That Time The U.S. Confirmed You Can Only Kill A Yeti In Self-Defense

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iStock

In the 1950s, yeti hunting was all the rage among explorers. In 1951, mountaineer Eric Shipton’s expedition to Mt. Everest brought back photos of a mysterious three-toed footprint; in 1954, the Daily Mail sent scientists and mountaineers on a 6-month “Snowman Expedition” to the Himalayas specifically to find the mysterious creature. None of their research was conclusive, but that didn't stop adventure-seekers from trying to find evidence of the yeti's existence.

The U.S. government took the time in 1959 to remind these zealots that if they found a yeti, they couldn't shoot it. Unless it was trying to kill them, of course.

In a state department memo dated December 10, 1959, government officials laid out the regulations that governed yeti hunting in Nepal.

First of all, it was not going to be free. Would-be trackers were ordered to get a permit from the Nepali government, paying 5000 rupees (adjusting for inflation, about $1100 today) for the privilege.

Furthermore, the Nepali government was entitled to any evidence the hunters found. Any photos taken or reports proving the animal’s existence had to be surrendered to the government, and if there was going to be a report “throwing light on the actual existence of the creature,” it couldn’t be given to the press until the government approved it. If the creature was captured, obviously, it would also have to be turned over to the state. Dead or alive.

NARA

And last, and most importantly, that “dead or alive” clause wasn’t permission to go around shooting mythical creatures. Yetis could only be killed or shot in self-defense. Finding the yeti was a scientific pursuit, not a trophy sport.

Why did the U.S. government care? According to the National Archives—which currently has the yeti memo on display—it was a diplomatic move. The Nepali government had issued the memo two years earlier, but when the U.S. translated it into English, it was signaling its support of Nepal’s sovereign rule. In doing so, the U.S. hoped Nepal—which neighbors China—would be friendly to Americans' desire to keep tabs on China's communist government.

“Although, at first glance, a memo about yeti-hunting seems fanciful, it is in fact representative of American Cold War strategies to combat what they saw as the rising threat of communism,” historian Sanjana Barr writes on the National Archives’ blog.

Amazon's Under-the-Radar Coupon Page Features Deals on Home Goods, Electronics, and Groceries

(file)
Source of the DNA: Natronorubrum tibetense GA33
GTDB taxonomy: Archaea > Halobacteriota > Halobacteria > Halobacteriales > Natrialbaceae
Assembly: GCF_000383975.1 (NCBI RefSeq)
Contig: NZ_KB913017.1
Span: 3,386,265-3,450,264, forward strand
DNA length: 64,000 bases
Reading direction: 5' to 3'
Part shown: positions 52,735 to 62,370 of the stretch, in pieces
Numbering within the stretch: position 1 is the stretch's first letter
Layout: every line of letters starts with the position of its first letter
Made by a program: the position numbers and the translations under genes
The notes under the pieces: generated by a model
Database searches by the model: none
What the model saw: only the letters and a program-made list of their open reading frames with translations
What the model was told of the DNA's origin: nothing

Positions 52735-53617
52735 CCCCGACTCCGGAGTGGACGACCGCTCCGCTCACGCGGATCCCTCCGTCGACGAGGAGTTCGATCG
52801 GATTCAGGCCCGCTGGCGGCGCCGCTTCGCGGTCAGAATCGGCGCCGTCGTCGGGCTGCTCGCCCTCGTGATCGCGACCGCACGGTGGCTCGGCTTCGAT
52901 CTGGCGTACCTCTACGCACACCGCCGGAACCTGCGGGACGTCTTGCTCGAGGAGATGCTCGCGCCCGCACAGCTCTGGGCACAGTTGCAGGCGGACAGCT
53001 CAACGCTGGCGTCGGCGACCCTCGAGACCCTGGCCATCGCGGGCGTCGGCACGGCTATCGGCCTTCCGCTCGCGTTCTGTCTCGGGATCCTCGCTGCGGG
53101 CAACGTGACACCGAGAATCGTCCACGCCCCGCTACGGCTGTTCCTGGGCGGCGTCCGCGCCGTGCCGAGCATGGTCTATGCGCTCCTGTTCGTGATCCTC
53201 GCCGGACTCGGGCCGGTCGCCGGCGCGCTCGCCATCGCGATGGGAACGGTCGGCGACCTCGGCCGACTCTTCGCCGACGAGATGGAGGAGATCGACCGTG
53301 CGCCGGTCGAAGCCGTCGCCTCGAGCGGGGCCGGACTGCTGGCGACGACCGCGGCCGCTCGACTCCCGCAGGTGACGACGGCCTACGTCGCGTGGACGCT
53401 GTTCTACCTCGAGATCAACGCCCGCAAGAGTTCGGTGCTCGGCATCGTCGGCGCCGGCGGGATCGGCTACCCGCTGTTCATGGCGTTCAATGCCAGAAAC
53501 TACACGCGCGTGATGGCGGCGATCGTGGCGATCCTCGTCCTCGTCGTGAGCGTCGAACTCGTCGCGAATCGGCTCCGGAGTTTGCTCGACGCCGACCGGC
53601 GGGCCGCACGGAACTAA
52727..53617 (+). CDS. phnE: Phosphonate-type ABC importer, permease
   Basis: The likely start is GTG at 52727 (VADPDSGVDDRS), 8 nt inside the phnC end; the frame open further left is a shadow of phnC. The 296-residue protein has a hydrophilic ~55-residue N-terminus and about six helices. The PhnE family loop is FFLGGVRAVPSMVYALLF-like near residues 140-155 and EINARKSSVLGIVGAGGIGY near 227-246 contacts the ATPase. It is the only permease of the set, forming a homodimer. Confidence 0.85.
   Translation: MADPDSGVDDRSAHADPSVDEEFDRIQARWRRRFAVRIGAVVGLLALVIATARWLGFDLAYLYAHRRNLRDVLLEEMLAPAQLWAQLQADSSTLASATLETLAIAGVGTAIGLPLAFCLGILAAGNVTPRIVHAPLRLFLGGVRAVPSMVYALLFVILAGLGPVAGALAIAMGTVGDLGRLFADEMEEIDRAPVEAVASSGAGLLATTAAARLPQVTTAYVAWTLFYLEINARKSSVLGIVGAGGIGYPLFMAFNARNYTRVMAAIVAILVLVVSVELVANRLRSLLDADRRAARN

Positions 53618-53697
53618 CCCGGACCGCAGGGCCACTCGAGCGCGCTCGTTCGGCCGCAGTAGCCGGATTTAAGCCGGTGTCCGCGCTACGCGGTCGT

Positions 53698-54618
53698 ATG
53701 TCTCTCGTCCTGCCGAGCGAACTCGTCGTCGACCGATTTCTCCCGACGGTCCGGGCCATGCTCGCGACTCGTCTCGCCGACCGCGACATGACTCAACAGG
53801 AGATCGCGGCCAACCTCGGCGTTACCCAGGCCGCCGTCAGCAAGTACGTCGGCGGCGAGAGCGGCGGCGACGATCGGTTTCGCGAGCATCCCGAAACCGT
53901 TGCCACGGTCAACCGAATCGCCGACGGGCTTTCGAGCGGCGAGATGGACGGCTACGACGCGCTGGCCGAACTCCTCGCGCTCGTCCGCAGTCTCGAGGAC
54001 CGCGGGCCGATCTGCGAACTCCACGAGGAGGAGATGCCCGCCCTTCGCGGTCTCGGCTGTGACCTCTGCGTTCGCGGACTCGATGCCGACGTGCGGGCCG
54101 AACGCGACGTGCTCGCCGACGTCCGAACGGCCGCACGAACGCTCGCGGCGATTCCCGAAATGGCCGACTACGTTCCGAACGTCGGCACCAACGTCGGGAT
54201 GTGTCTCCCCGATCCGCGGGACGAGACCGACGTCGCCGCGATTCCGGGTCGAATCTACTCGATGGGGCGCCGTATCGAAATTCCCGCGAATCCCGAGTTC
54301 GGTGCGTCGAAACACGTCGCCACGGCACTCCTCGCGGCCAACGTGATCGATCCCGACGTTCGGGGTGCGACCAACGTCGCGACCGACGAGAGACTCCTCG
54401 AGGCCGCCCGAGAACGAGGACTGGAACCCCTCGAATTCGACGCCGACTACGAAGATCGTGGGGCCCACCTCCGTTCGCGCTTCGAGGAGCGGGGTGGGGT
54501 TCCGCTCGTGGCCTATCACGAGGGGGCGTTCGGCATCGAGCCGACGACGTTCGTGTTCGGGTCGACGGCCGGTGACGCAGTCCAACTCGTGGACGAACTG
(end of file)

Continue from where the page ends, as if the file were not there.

Stock Catalog, Flickr // CC BY 2.0
Stock Catalog, Flickr // CC BY 2.0

This article contains affiliate links to products selected by our editors. Mental Floss may receive a commission for purchases made through these links.

Now that Prime Day is over, and with Black Friday and Cyber Monday still a few weeks away, online deals may seem harder to come by. And while it can be a hassle to scour the internet for promo codes, buy-one-get-one deals, and flash sales, Amazon actually has an extensive coupon page you might not know about that features deals to look through every day.

As pointed out by People, the coupon page breaks deals down by categories, like electronics, home & kitchen, and groceries (the coupons even work with SNAP benefits). Since most of the deals revolve around the essentials, it's easy to stock up on items like Cottonelle toilet paper, Tide Pods, Cascade dishwasher detergent, and a 50 pack of surgical masks whenever you're running low.

But the low prices don't just stop at necessities. If you’re looking for the best deal on headphones, all you have to do is go to the electronics coupon page and it will bring up a deal on these COWIN E7 PRO noise-canceling headphones, which are now $80, thanks to a $10 coupon you could have missed.

Alternatively, if you are looking for deals on specific brands, you can search for their coupons from the page. So if you've had your eye on the Homall S-Racer gaming chair, you’ll find there's currently a coupon that saves you 5 percent, thanks to a simple search.

To discover all the deals you have been missing out on, head over to the Amazon Coupons page.

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A Short, Sweet History of Candy Corn

Love it or hate it, candy corn is here to stay.
Love it or hate it, candy corn is here to stay.
Evan-Amos, Wikimedia Commons // Public Domain

Depending on which survey you happen to be looking at, candy corn is either the best or the worst Halloween candy ever created. If that proves anything, it’s that the tricolor treat is extremely polarizing. But whether you consider candy corn a confectionery abomination or the sweetest part of the spooky season, you can’t deny that it’s an integral part of the holiday—and it’s been around for nearly 150 years.

On this episode of Food History, Mental Floss’s Justin Dodd is tracing candy corn’s long, storied existence all the way back to the 1880s, when confectioner George Renninger started molding buttercream into different shapes—including corn kernels, which he tossed at actual chickens to see if it would fool them. His white-, orange-, and yellow-striped snack eventually caught the attention of Goelitz Confectionery Company (now Jelly Belly), which started mass-producing what was then sometimes called “chicken feed” rather than “candy corn.”

But what exactly is candy corn? Why do we associate it with Halloween? And will it ever disappear? Find answers to these questions and more in the video below.

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